Quelque chose qui cloche

Lundi de Pâques here in France gives me a good excuse to reblog this one from the archives. Easter Monday is a holiday in our parts so I feel like goofing off. Whether you’re enjoying a day off or back to the grind, enjoy this story of bells and bunnies.

FranceSays

shutterstock_26340932The French expression “quelque chose qui cloche” (literally: something is off) describes a situation that doesn’t quite add up. A cloche is also a bell, and Easter tradition has it that the church bells (“les cloches”) fly away to Rome and return at Pâques full of chocolate eggs which they hide in the gardens for children to collect.

When I first heard that story, I scoffed. Flying bells bringing Easter eggs? How far-fetched can you get?

But upon reflection, is it any more ridiculous than the idea of a bunny bringing Easter eggs? Or of Santa bringing presents to celebrate the birth of baby Jesus? While we’re at it, what have chocolate eggs got to do with the resurrection of Christ? Isn’t there “quelque chose qui cloche” in that whole story?

The fact is that the pagan festival of “Eostre” was conscripted by the Catholic church for its own purposes…

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6 thoughts on “Quelque chose qui cloche

  1. Congrats for the word play in your title .
    You mean you never saw any bell’s flight in spring ? If so, i guess you never saw either the little mouse that brings a coin under the pillow at night when a kid lost one’s tooth ? Too bad, “la petite souris” was and still is well-known here . You definitely are not French .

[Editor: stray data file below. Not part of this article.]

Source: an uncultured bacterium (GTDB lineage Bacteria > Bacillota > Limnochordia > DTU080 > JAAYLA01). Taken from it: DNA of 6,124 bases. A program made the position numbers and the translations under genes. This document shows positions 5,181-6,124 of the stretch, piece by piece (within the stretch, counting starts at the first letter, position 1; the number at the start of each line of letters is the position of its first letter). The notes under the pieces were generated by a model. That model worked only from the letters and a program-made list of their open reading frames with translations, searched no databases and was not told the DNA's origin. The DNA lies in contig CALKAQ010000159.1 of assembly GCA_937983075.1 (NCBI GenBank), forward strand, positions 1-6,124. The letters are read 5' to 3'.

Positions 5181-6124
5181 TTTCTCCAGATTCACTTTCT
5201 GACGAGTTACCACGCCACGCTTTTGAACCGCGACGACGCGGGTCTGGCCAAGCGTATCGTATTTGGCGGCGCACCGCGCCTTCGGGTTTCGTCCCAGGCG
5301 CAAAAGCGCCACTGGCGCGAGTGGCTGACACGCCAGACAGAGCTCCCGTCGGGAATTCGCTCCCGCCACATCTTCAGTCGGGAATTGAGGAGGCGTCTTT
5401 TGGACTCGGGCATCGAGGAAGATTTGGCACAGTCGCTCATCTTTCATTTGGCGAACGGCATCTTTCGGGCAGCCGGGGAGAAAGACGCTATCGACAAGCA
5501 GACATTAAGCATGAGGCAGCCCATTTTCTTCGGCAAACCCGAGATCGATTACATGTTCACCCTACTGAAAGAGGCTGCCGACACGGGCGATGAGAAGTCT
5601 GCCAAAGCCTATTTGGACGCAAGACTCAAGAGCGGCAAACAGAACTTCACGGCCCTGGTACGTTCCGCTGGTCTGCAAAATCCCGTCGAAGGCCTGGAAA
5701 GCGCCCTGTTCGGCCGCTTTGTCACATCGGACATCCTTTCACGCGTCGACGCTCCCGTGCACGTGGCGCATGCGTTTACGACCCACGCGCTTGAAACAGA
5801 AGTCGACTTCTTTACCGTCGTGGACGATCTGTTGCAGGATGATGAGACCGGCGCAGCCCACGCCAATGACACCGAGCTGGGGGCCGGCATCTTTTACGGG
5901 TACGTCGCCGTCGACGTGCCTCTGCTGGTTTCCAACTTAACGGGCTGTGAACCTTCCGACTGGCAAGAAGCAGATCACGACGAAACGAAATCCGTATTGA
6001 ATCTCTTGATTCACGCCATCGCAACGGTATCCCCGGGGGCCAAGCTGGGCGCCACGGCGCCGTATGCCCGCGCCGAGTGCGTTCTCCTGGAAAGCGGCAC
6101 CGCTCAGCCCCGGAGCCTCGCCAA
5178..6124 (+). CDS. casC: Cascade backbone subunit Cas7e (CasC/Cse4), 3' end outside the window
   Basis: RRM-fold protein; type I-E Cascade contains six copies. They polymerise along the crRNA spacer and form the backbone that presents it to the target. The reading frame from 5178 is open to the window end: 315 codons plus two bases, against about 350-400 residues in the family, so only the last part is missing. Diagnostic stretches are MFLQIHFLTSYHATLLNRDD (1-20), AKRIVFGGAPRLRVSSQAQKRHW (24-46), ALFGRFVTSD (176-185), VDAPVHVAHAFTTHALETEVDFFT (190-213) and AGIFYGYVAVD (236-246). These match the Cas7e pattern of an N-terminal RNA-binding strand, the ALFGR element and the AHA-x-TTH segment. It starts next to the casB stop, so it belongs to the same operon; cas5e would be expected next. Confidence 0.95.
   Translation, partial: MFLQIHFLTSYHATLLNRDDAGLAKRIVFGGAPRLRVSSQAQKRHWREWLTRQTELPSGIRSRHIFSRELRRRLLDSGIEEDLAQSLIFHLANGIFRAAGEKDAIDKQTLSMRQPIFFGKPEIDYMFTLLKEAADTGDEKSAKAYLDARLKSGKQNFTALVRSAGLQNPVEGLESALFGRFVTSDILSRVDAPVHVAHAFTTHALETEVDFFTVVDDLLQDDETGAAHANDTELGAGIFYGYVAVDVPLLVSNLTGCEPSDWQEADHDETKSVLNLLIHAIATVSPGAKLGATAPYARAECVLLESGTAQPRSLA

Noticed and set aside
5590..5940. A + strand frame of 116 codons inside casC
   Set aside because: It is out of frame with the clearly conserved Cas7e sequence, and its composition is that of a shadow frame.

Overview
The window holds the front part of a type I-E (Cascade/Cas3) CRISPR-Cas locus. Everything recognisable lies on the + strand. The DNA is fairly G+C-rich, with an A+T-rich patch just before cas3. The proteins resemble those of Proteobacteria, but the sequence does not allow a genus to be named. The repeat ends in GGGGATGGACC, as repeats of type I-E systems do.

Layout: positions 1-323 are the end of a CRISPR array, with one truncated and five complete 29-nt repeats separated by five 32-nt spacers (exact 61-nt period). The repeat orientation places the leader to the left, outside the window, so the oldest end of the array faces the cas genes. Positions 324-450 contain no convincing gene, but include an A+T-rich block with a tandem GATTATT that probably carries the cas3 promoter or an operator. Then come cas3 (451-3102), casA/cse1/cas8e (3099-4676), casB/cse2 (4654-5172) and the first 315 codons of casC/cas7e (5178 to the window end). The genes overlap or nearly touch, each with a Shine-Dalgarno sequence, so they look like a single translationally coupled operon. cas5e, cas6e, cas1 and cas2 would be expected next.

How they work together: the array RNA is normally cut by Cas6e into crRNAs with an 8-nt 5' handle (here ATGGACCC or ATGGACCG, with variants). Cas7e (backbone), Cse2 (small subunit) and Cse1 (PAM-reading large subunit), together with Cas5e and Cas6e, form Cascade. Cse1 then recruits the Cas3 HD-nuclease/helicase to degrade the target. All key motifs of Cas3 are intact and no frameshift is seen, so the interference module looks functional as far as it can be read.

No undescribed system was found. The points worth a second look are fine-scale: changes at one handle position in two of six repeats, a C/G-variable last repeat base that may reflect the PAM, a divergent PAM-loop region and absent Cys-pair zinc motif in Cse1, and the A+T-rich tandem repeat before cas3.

Regarding the Christ well, in my family’s Gospel that my ancestor brought back from the Crusades, it is said that to feed the multitudes Jesus multiplied breads completed by a little unknown black sweet piece from far across the sea . As nobody knew what it was, the Fathers of the Church decided to skip this detail . But we in France are real Christians, unlike you Pagan with your “Eostre”.

    1. The little mouse is a fairy, didn’t you know? She kept my son’s first tooth hidden along with a lock of his hair in a secret hiding place known only to me for many years. I am a happy pagan but my late mother would be turning in her grave to hear you call me that. I went to mass with her every Sunday until I was old enough to refuse at 16. And the manna or bread that Jesus multiplied to feed the masses was definitely part of my Catholic upbringing. Happy ‘Eostre’! 😜

  2. “Something is off” Indeed when you wake up to news on “Lundi de Pâques” that 290 people are dead from a bomb attack on churches, of all places.

  3. I’d never heard that one about the bells flying off to Rome and coming back loaded with Easter eggs. But you’re right that it’s no less preposterous than a rabbit delivering chocolates (or the Three Wise Men putting candies in my shoes — IN MY SHOES! — when I was a child in Mexico). Some things are so nonsensical that it’s best to simply nod, smile, and carry on. Oh, yes … and also wash your feet, ha ha! Thank you for this light and enjoyable read, especially after the sad news over the holiday weekend.

    1. Glad to have shared that particular ditty of French folklore with you, Heide. I for one did not know about the candles in shoes. Illuminating indeed!

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